UNESCO tag sought for caves, forts near Pune

UNESCO tag sought for caves, forts near Pune

Lohgad was one of the prominent hill forts of the Maratha Empire.

In a major initiative, hundreds of enthusiasts would join in for a heritage walk to seek a UNESCO World Heritage Site tag for a group of caves and forts in Pune district.

The heritage walk would be held on 25 November and the aim is to seek a way to integrate history, heritage, tourism, health and social work.

One of the major goals is to create awareness about Bhaje, Karla and Bedse caves besides Lohagad and Visapur forts near Lonavla in Pune district and seek UNESCO heritage tag for them. All the sites are located in the picturesque Sahyadri range.

The Social Action for Manpower Creation (SAMPARC), which since 1990 has been working for the rehabilitation, care and educational development of orphan children and all other needy, poor and disadvantaged children, is planning the event. "The heritage walk is all about history to future," said SAMPARC's founder-director Amitkumar Banerjee.

“The walk has multiple aims…it would create awareness,” said Shailesh Parte, Project Manager, SAMPARC, said, adding that this is the third year of the initiative.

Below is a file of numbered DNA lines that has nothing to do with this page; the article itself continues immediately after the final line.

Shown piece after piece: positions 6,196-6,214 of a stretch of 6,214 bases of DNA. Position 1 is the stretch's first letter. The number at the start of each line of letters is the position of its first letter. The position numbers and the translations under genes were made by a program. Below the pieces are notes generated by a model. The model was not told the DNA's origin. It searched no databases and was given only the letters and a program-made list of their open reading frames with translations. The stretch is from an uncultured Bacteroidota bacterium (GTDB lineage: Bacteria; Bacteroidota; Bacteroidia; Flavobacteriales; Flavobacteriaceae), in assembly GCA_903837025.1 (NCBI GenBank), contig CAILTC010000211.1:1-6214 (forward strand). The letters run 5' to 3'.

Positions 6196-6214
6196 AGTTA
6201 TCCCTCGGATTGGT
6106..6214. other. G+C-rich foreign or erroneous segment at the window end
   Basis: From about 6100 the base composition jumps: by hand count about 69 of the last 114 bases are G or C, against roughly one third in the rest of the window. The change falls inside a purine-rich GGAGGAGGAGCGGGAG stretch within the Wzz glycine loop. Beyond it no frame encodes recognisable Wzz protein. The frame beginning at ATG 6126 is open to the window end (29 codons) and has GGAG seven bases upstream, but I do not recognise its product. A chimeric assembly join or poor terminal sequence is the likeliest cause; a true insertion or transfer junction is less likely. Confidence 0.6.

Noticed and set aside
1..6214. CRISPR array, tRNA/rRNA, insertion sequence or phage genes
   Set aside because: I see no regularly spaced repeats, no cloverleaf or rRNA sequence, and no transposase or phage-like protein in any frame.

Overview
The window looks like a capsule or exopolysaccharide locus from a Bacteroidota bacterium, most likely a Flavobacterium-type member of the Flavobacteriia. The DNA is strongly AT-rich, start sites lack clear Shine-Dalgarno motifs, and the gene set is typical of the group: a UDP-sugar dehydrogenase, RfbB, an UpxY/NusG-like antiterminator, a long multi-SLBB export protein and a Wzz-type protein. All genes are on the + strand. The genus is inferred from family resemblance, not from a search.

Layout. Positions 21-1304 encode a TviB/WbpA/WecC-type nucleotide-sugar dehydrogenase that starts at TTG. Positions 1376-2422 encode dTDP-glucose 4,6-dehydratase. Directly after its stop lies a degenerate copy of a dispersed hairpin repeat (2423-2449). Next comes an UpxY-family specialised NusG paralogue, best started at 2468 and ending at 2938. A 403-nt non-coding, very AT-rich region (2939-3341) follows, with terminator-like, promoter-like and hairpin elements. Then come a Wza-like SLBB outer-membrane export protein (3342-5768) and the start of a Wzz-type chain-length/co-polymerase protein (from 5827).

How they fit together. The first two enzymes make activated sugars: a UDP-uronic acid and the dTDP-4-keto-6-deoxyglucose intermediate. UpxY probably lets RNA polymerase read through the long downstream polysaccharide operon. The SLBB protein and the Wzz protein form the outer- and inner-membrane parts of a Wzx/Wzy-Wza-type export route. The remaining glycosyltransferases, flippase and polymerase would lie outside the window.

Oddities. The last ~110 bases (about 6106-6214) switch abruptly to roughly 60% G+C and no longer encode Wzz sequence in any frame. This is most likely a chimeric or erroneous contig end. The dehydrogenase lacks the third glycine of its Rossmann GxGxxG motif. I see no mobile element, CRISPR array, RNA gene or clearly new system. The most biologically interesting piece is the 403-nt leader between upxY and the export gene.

“India is a pictorial kaleidoscope of beautiful landscapes and rich cultural heritage spread throughout it's opulent historical and royal cities that have been contributed by different people and races over the years. Culture and heritage play an important role in building an economically sustainable and cohesive country and there is a special need to focus on promotion and preservation,” he said.

The walk will begin from the sprawling green foothills of Bhaje caves. Bhaje is a group of 22 rock-cut caves dating back to 2nd century BC located near Lonavla. Protected by the Archeological Survey of India as a National Monument, it belongs to the Hinayana Buddhist Sect. At an altitude of 200 metres, one can witness a lush waterfall with water plunging into the foothills. 

Then the walk will lead a climb to Lohagad Fort, which is 3800 feet above sea level. Lohagad was one of the prominent hill forts of the Maratha Empire. For a short period, it was taken over by the Mughals. The hill extends to the northwest to a fortified spur, called Vinchukata (Scorpion’s Tail) because of its shape, which resembles a Scorpion’s tail. The beauty of the fort comes alive during monsoon when it is covered with mist and clouds.

The walk will cover 3.6 km with Lohagad being the highest point of the heritage walk. With the Fort to your right, you can see the gushing waters of Pavana Dam on the left. The enthralling view of archaeology tucked into natures abode will take you to another level of reality.

“The unique walking tour presents you with a rare glance into the rich history and culture of Maharashtra, an enthralling experience of the historical sites enveloped in nature will take you back in time. From history to architecture, food to culture - the participant will know the story of western Maharashtra come alive,” Parte added.